Chalet Reynard offers a flat respite and a fountain for those without a following car. Then it’s on to the exposed section. The experience will depend on the day. With luck you will have deep blue skies and mild weather and a chance to profit from the stunning views below you, especially when summer brings violet fields of lavender. But it’s often windy and the higher you go the worse the crosswinds. The wind is measured at over 90km/h for two thirds of the year and you can find yourself leaning at an angle to counter the wind, especially for the last few hundred metres which are steep. When viewed from afar the white rock looks as pure as snow but when riding close you’ll see vegetation clinging on.
The final ramps are steep and after the hairpin bend the road flattens in front of the observatory building. The view from the top is impressive, not 360°, but enough. Riders now have a dilemma, to descent back to Bédoin or to go behind the summit and descend to Malaucène.
Mont Ventoux is older than the Alps. The white summit is the result of geology and limestone, it’s not snow. It was surely on Roman maps but the first writings come from the fourteenth century when the Tuscan Francesco Petrarca described his ascent. Labelled the “father of humanism” Petrarch, as he is known in English, is often cited as the world’s first mountaineer, a man who climbed Mont Ventoux just because it was there. Whether he did or didn’t is now disputed, some say his tale of ascent is allegorical. In 1783 Amélie de Sade made several expeditions to the top for the fun of it. Sadism indeed.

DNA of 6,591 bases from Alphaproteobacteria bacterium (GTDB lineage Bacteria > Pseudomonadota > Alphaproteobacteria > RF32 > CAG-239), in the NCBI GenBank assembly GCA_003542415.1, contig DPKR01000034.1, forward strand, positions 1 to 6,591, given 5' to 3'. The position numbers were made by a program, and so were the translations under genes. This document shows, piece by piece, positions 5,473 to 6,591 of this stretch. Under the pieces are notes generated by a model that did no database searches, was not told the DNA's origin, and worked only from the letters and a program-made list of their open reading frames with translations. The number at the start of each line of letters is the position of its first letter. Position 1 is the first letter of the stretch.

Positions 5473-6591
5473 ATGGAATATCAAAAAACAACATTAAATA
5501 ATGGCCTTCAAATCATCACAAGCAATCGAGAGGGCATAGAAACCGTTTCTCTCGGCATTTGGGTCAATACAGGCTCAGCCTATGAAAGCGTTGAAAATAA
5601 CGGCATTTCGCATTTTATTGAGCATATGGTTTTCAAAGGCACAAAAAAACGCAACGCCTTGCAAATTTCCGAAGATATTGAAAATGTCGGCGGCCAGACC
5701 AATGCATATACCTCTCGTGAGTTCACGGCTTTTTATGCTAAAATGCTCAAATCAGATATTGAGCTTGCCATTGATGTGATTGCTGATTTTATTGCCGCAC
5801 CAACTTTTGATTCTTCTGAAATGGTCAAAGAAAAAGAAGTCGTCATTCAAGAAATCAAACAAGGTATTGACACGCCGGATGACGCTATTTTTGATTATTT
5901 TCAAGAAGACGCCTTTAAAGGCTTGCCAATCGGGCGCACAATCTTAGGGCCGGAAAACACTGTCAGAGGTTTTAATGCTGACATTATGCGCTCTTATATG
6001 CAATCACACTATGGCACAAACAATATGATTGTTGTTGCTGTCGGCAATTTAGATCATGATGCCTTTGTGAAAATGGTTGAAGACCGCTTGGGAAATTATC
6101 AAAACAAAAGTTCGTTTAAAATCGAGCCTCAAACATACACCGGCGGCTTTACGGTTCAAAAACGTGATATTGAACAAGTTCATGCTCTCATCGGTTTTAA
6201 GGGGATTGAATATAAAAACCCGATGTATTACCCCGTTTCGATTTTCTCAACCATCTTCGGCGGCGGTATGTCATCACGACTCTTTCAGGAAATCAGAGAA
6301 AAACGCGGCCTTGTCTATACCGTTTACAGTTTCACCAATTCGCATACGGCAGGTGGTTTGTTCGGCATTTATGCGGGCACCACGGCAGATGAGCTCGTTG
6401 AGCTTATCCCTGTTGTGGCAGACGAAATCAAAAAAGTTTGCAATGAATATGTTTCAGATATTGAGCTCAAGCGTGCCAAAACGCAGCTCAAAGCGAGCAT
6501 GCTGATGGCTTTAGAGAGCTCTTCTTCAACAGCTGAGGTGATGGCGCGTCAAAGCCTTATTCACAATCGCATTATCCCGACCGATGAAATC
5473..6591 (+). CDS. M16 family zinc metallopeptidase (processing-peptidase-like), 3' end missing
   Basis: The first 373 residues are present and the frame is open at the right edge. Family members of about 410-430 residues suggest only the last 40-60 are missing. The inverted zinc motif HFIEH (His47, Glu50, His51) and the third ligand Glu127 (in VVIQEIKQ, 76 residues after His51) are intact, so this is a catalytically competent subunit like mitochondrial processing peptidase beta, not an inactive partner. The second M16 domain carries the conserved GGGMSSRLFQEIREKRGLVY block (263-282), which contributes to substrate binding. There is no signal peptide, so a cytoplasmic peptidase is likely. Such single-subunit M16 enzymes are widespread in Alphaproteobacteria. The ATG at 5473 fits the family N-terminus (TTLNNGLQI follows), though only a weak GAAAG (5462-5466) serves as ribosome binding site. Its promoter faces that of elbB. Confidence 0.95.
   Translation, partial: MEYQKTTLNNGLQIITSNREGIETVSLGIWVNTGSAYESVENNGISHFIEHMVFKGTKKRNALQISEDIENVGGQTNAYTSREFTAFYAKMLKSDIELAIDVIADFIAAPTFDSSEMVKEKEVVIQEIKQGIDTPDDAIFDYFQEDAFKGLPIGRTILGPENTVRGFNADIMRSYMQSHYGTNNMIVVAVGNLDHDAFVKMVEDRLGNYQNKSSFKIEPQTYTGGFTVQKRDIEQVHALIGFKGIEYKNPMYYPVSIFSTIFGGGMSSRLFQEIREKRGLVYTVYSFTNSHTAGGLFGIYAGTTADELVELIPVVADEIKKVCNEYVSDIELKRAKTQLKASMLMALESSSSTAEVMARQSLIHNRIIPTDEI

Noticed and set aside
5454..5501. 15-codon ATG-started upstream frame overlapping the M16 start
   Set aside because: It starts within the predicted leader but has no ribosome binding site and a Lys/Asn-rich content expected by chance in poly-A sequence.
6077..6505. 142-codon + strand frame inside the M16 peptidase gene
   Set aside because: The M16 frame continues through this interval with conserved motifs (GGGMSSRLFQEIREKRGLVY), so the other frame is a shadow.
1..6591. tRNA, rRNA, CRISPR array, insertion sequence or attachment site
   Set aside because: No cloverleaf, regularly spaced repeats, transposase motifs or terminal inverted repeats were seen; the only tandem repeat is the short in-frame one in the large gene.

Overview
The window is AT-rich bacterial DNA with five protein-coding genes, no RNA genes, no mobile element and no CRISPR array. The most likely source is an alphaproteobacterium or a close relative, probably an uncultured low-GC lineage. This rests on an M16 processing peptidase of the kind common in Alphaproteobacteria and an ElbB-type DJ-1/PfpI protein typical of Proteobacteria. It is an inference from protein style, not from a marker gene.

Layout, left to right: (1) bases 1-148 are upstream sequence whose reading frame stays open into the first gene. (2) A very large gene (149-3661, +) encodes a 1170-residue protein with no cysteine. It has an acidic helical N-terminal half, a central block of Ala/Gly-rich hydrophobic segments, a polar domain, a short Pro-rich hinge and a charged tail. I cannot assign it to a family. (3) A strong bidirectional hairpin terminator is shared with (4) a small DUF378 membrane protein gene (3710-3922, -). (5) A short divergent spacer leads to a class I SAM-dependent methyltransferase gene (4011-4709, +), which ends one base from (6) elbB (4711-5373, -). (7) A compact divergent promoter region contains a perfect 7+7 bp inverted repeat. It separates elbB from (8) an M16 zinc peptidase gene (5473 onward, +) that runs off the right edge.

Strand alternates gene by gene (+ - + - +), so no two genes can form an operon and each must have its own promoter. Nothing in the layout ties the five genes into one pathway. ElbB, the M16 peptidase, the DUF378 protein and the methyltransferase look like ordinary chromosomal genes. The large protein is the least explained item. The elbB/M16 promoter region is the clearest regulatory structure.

In the middle ages the mountain had seen prodigious production of charcoal. So many trees were felled that the mountain became bald and an early conservation movement began to protect the environment. But it was not until the 1850s that serious efforts to replant the mountain began. But this was a success, the wind helped to sow the seeds.
The first cyclist to ride up was Adrien Benoît, at least the first to be recorded:
“The ascension of Mont Ventoux requires seven hours by car, six hours by foot and three and a half for a trained cyclist. The vertiginous descent, freewheeled, on the stoney slopes at 12% is a dangerous acrobacy. I burnt two brakes and a pair of wooden rims. Amateurs beware.“
There have been buildings at the top for hundreds of years. The rectangular concrete weather observatory was built in 1968 and capped with a large TV antenna. From afar it resembles a giant syringe.
This is a famous climb of the Tour de France but it is used sparingly. It was first climbed in 1951 and has been used eight times as a summit finish and crossed six more times. It has been used in the Dauphiné and the Tour de l’Avenir amongst other races.
- Charly Gaul won in the Ventoux mountain time trial 1958 on his way to winning the race outright that year. The Luxembourger won in front of a crowd of 100,000 but that year the mountain stages were televised for the first time. Popularity was never this thing and he later spent years living as a recluse in Luxembourg